Digital templating systems foster patient-specific measurements for preoperative planning.
We aim (1) to verify the accuracy of a templating system, (2) to describe the effects of scaling marker position on the accuracy of digital templating of the hip, and (3) to provide a practical guide for scaling marker position using patient body mass index (BMI).
A scaling sphere was placed in five positions along the anterior-posterior axis of an acetabular implant and pelvis phantom, and x-rays were obtained. Each radiograph was templated for the acetabular component and recorded. A retrospective review identified CT scans of preoperative hip arthroplasty cases. The center of the greater trochanter was calculated from these CT scans as the percent distance from the anterior thigh and recorded with the patient’s BMI.
By centering the scaling sphere on the acetabular component, an accurate cup size was achieved. A difference of 3.5 cm in sphere placement resulted in a full cup size magnification error. Positioning the scaling sphere at the level of the pubic symphysis resulted in a difference of four cup sizes. This patient population had an average BMI of 28.72 kg/m2 (standard deviation 6.26 kg/m2) and an average position of the center of the greater trochanter of 51% (standard deviation of 6%) from the anterior surface of thigh.
Digital templating relies on scaling marker position to accurately estimate implant size. Based on the findings in this study, scaling markers for hip imaging should be placed laterally, mid-thigh in the anterior-posterior direction for patients with a BMI between 25 and 40 kg/m2. If abnormal hip anatomy or extremes of BMI are discovered, then scaling sphere positioning should be optimized on a case-by-case basis. Digital templating systems for total hip arthroplasty must use precisely placed scaling markers at the level of the hip joint to allow for accurate implant size estimation.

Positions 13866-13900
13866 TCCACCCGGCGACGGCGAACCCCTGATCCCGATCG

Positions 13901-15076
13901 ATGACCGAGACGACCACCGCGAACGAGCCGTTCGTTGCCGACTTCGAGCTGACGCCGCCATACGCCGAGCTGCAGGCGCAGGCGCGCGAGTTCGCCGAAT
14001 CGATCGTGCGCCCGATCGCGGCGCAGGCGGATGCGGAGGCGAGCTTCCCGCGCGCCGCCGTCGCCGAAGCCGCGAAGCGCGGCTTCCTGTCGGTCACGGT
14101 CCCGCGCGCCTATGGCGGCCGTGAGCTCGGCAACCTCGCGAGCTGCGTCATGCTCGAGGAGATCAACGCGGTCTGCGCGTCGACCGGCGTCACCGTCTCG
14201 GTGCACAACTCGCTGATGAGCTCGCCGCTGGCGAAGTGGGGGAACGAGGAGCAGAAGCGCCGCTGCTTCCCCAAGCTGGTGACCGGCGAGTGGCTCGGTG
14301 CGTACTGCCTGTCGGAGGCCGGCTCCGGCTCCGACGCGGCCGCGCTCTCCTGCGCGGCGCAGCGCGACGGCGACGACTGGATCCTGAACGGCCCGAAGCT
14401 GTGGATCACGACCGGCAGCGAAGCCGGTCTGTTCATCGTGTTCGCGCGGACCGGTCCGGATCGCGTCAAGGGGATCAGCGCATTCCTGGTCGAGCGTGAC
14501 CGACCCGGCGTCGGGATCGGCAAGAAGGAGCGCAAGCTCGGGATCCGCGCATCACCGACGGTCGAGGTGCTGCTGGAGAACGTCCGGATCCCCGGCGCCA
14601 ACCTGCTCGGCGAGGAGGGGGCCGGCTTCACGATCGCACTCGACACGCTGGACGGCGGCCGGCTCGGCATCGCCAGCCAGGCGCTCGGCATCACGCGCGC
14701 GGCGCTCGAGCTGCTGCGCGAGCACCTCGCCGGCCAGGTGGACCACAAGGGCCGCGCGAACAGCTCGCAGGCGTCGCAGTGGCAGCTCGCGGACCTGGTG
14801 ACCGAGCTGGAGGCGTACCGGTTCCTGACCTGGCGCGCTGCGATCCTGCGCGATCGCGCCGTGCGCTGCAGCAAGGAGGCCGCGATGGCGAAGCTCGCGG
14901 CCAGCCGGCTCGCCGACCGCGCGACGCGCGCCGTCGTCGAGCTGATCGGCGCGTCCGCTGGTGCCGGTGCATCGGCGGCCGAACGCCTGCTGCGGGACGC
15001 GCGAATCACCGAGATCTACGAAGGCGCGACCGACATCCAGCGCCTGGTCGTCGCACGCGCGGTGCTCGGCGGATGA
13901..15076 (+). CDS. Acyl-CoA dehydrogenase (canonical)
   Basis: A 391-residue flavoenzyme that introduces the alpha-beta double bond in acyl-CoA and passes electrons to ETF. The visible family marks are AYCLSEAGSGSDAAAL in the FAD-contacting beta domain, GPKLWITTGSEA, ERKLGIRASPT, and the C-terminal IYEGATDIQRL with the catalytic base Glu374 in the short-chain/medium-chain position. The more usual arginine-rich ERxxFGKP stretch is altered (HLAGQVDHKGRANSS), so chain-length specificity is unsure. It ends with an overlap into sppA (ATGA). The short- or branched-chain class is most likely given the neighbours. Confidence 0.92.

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The authors would like to thank George Rodriguez, CRT, for his assistance in image acquisition.
Conflict of Interest
Austin J. Ramme MD, PhD; Nina D. Fisher, BS; Jonathan Egol; Gregory Chang, MD; Jonathan M. Vigdorchik, MD have declared that they have no conflict of interest.
All procedures followed were in accordance with the ethical standards of the responsible committee on human experimentation (institutional and national) and with the Helsinki Declaration of 1975, as revised in 2008 (5).
Informed consent was waived from all patients for being included in the study.
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Work performed at the NYU Hospital for Joint Diseases.
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Ramme, A.J., Fisher, N.D., Egol, J. et al. Scaling Marker Position Determines the Accuracy of Digital Templating for Total Hip Arthroplasty. HSS Jrnl 14, 55–59 (2018). https://doi.org/10.1007/s11420-017-9578-0
- digital templating
- total hip arthroplasty
- surgical planning